The younger O'Leary children have grown up!
Deirdre O'Leary has completed nurses training and now is in medical studies at Boston University. Upon receiving a telegram that her mother has had a stroke leaving paralysis, she is on a train to New York. A month earlier she had been working at the same hospital in Manhattan. Now Mama is in a silent room.
Deirdre's father requests, with her medical understanding, that she travel to Canada to talk to a young doctor about coming to Irish Meadows to apply his experience with physical therapy to his wife's stricken limbs. Aiding injured soldiers in his practice on staff at the Toronto Military Hospital and personally attending his young daughter's delicate health following tuberculosis two years earlier, have been his immediate focus. With his wife, Priscilla, dying from the same disease, Dr. Matthew Clayborne is not prone to leave to manage a single patient in Long Island. A turn in young Phoebe's health demands that along with Phoebe's nanny, Miss Shearing, they begin their journey ~ for a month.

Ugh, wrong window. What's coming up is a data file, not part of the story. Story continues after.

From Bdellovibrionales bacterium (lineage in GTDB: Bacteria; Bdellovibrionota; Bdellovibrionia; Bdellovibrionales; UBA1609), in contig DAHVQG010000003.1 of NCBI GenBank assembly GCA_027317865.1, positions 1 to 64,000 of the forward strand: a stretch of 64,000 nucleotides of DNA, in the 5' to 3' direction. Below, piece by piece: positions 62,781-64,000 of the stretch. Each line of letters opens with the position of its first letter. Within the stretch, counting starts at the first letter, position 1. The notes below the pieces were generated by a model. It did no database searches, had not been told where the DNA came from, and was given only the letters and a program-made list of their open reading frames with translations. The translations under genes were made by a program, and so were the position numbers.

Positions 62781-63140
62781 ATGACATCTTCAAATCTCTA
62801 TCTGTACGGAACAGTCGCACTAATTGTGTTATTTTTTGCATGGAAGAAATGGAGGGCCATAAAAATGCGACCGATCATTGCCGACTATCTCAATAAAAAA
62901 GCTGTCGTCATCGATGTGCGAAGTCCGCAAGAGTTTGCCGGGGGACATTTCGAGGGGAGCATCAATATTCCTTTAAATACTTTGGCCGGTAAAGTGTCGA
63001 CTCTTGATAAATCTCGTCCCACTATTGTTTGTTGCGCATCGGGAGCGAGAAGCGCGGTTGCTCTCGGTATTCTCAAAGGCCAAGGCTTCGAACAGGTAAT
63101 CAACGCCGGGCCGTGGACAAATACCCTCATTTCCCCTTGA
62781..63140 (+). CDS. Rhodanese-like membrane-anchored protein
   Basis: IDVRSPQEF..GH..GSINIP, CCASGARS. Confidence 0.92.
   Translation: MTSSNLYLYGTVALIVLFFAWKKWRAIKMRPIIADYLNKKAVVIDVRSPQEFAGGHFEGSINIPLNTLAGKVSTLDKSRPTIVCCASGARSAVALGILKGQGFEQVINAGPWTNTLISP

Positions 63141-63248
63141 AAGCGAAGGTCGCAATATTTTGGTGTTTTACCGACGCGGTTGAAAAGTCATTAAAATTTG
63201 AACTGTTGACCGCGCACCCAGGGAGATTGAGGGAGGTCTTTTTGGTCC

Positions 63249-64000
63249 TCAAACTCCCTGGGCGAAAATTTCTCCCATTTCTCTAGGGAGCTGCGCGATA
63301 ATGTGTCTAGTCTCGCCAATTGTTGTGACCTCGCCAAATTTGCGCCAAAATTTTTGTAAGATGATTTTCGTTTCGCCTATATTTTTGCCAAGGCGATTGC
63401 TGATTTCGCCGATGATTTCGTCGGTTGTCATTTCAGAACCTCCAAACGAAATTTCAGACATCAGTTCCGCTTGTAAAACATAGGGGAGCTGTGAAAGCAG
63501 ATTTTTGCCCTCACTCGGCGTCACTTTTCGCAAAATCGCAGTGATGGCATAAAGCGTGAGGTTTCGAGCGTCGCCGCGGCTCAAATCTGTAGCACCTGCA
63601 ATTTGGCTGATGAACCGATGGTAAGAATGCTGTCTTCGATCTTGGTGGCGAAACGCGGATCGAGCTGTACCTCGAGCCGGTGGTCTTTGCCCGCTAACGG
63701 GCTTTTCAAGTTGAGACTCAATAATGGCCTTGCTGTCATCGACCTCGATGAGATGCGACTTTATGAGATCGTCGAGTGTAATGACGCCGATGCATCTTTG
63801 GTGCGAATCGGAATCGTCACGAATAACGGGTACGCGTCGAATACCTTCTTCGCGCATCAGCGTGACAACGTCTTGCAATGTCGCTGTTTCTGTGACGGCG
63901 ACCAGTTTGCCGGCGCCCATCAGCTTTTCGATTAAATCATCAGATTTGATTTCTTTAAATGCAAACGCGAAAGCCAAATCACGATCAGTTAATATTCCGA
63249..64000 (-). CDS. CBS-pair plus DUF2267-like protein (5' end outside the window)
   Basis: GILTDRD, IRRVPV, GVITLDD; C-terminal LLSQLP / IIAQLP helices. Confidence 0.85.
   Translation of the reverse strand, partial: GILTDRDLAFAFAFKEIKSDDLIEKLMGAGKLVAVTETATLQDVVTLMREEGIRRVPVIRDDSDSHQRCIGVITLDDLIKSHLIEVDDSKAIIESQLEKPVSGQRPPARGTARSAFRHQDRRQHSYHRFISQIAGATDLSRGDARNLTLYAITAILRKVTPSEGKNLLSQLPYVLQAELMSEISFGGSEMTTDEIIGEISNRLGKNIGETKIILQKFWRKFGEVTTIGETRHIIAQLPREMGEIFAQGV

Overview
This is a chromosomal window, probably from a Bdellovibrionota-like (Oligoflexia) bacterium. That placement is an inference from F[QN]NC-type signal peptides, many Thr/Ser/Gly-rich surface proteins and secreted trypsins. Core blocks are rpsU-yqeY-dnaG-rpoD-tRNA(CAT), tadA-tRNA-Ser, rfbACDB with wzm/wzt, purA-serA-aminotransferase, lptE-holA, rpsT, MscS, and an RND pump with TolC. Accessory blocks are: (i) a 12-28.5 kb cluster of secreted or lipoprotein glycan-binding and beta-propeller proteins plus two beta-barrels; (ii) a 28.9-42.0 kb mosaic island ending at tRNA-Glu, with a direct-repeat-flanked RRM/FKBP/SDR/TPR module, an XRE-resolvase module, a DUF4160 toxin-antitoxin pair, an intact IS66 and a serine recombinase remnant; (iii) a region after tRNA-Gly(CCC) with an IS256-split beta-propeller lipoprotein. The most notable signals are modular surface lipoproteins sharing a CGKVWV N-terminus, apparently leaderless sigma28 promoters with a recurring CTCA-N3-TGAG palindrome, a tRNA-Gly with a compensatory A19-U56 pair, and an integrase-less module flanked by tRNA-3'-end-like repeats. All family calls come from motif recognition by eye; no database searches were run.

Fresh air at Irish Meadows has begun to do wonders in strengthening Phoebe's body and outlook. So different from the confines of the city, she has gotten some color to her cheeks... and laughter so long ago heard.
The stable brings a few surprises as new employee "Jo/Joe" stands in for her newly hired brother ~ who is working in his father's place after an injury prevents him from beginning his new position! What a web is woven for Connor O'Leary to sift through.